Three Ways to Write Your Novel’s First Draft

three happy children represent three ways to write a first draft

Three Ways to Tell the Story in the First Draft

The primary goal of the novel’s first draft is to tell the story. You go from the beginning through the middle to the end. In a mystery, your story takes your detective on a discovery journey.

Introduce your sleuth, the crime, and your sleuth’s commitment to solving the puzzle. The first half of the story expands your sleuth’s vision of the victim and the victim’s world. In the second half, the sleuth narrows down the possibilities until finally one puzzle piece solves the crime and exposes the villain.

In the first draft, you’ll introduce your main characters, create suspects, and work to hide the villain until the end.

There is no “right” way to write a novel. Three tried-and-true approaches many authors use to write the first draft can help you sort out which method appeals to your writing style.

Write the Story as You Go

Some mystery writers love the discovery method of writing the story. They do not know who the villain is as they start the story. If you love solving puzzles on the go, this method promises the excitement of creating the story as you go.

Writing as you go, discovery writing, is a process filled with promise. Every new suspect is a possibility. As you get into the flow of your story, new ideas emerge with fresh avenues for your sleuth.

Writers who choose the discovery method like the freshness of the story evolution. The story changes as they write.

Once you arrive at the end, revealing the villain, and exposing the consequences for your sleuth, your story is finished as far as plot.

Your second draft will fill in gaps like planting clues early in the story to hint at suspects and the villain. You may create more about the villain’s relationship with the victim and tie up any subplots that emerged in your discovery process.

The rewards of discovery writing are creating a story that raises questions for you, just as your book will for the reader.

The Planned Outline

Some writers feel they want to know the suspects and the outcome before they are ready to write the first draft. They plan the story with setbacks, twists, and reversals before they begin. They feel knowing the story and the outcome is important because they can create multiple set up and consequences to heighten the stakes and build tension.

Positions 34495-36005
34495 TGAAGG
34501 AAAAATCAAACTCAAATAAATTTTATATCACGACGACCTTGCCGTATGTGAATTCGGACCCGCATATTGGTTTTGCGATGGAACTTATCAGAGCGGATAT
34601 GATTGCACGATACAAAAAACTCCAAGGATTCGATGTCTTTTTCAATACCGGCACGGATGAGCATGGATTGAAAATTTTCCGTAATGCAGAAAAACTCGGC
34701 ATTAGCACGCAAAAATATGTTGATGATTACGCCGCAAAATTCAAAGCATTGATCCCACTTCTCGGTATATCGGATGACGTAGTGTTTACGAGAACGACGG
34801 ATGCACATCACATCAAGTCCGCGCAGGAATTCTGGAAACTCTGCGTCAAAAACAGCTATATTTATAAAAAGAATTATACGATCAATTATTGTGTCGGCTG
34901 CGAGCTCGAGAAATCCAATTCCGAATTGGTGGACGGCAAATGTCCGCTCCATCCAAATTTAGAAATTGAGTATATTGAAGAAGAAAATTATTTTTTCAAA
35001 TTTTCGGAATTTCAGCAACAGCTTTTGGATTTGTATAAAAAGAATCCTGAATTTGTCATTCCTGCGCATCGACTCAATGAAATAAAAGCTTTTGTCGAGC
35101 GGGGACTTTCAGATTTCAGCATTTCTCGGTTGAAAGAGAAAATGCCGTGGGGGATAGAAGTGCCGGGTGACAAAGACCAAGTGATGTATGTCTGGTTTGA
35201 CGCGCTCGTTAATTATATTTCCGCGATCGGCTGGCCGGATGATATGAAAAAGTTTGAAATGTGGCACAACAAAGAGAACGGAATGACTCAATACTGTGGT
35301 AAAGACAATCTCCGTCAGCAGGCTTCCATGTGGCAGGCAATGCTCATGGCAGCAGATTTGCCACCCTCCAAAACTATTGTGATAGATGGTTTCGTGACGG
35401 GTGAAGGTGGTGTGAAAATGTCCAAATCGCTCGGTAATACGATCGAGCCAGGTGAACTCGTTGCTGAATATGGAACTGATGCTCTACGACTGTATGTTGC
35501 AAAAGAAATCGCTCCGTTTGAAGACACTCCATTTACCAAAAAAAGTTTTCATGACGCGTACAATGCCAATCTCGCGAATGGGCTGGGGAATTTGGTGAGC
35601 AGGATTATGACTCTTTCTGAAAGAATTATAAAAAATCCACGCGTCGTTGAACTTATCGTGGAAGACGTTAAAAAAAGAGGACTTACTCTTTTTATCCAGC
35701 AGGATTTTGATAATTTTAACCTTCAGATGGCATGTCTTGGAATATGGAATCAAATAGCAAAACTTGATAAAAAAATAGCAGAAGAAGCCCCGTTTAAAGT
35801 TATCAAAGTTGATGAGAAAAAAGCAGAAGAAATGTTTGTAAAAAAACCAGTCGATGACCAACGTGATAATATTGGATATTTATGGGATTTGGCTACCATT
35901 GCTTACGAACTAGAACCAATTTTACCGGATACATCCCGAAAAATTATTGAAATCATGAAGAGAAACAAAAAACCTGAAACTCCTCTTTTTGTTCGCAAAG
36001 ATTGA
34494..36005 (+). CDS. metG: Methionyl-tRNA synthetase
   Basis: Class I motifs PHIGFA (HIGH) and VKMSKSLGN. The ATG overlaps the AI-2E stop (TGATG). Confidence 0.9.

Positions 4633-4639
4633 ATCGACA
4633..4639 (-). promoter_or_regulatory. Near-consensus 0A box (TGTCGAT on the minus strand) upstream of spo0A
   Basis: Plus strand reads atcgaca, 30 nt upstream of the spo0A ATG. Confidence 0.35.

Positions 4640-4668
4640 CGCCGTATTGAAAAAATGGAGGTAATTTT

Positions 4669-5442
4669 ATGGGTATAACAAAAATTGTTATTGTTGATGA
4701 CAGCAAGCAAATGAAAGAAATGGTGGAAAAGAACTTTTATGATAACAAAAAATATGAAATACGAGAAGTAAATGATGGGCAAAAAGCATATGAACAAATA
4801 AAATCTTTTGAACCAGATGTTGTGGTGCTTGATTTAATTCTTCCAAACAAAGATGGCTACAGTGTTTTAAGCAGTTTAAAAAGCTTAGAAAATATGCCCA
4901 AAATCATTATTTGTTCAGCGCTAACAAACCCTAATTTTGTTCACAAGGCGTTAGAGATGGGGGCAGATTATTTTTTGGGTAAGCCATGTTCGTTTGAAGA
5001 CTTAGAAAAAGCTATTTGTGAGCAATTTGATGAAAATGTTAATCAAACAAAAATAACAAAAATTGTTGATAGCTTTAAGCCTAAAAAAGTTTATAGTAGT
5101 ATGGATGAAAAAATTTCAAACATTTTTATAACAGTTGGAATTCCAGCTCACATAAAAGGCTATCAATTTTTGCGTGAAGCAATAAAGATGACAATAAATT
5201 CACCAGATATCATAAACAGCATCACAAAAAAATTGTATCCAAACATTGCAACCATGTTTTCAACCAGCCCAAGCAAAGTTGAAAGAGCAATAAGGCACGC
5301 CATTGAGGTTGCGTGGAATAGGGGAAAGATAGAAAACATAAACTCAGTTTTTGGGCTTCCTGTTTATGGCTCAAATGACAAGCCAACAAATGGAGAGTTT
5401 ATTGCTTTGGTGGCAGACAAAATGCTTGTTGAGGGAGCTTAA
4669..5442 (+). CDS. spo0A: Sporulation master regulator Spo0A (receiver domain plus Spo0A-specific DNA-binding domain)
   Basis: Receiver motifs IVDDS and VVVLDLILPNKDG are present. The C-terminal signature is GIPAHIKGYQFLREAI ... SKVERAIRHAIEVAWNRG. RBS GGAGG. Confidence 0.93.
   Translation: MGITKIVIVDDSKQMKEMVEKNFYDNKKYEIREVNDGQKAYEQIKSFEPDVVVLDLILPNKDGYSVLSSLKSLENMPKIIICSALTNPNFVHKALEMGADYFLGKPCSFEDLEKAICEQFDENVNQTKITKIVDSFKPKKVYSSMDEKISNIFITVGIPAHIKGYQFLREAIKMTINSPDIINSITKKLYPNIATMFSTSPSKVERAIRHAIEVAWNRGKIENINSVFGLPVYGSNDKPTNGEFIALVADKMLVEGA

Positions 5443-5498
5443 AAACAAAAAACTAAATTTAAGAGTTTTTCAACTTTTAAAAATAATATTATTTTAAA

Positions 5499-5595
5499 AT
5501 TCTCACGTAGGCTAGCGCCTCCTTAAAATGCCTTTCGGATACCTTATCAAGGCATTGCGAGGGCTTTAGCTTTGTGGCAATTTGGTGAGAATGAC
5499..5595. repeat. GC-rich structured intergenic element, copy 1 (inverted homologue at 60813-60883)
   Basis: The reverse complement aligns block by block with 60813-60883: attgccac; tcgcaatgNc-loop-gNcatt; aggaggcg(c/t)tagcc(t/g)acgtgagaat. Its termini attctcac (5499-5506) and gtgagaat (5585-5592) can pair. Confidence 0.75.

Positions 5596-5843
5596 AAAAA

Once you plan the mystery, you can write each scene knowing what comes next. You’ve done the hard part of creating the puzzle, the twists and turns. All you need to do is write the first draft.

Because you know the story, you can focus on writing craft as you tell it. You’ve already planned the plot.

One benefit of planning comes when characters take on a life of their own as you write. Knowing the overall structure helps you keep the story on track when characters do the unexpected. You can incorporate the new actions and keep pointing the story toward the next story goal.

Some writers take this step further by writing a synopsis before they work on the first draft. The synopsis “tells” the story scene-by-scene in a bare-bones format—who does what and in what sequence with little to no dialogue. Writing a synopsis can help you discover plot holes as you detail the story’s action.

Planned mysteries take less time to edit because the plot is in place.

Edit as You Go

When you choose to edit your story, is a personal preference. Many authors write the first draft and then switch from creative thinking to logic as they edit.

Others like to do the first edits as they write the draft. This process works for both discovery writers and planners. They work on the first edits page-by-page as they write.

Once you’ve finished a writing session, you edit that section of your story before you continue.

Read the previous section editing for spelling, grammar, and syntax. Make the changes, and then continue writing from where you stopped.

Writers use this method to “get into the story” before they begin the next writing session.

As you continue this process, you will end up with a fairly clean first draft. It won’t be perfect, but it will be clean enough to carry on with subsequent drafts.

Tell the Story

The primary purpose of the first draft is to tell the story. Whichever method you choose, you won’t have a completed manuscript. But you’ll accomplish the primary goal. You’ve told the story.

In the next draft, you can focus on words, working on your writing craft. Each different draft may center on an aspect of fiction—plot, character development, heightened stakes, etc. But your first draft tells the story.

There’s no right way to write the first draft, but you can develop a method that is best for you and your writing style. 

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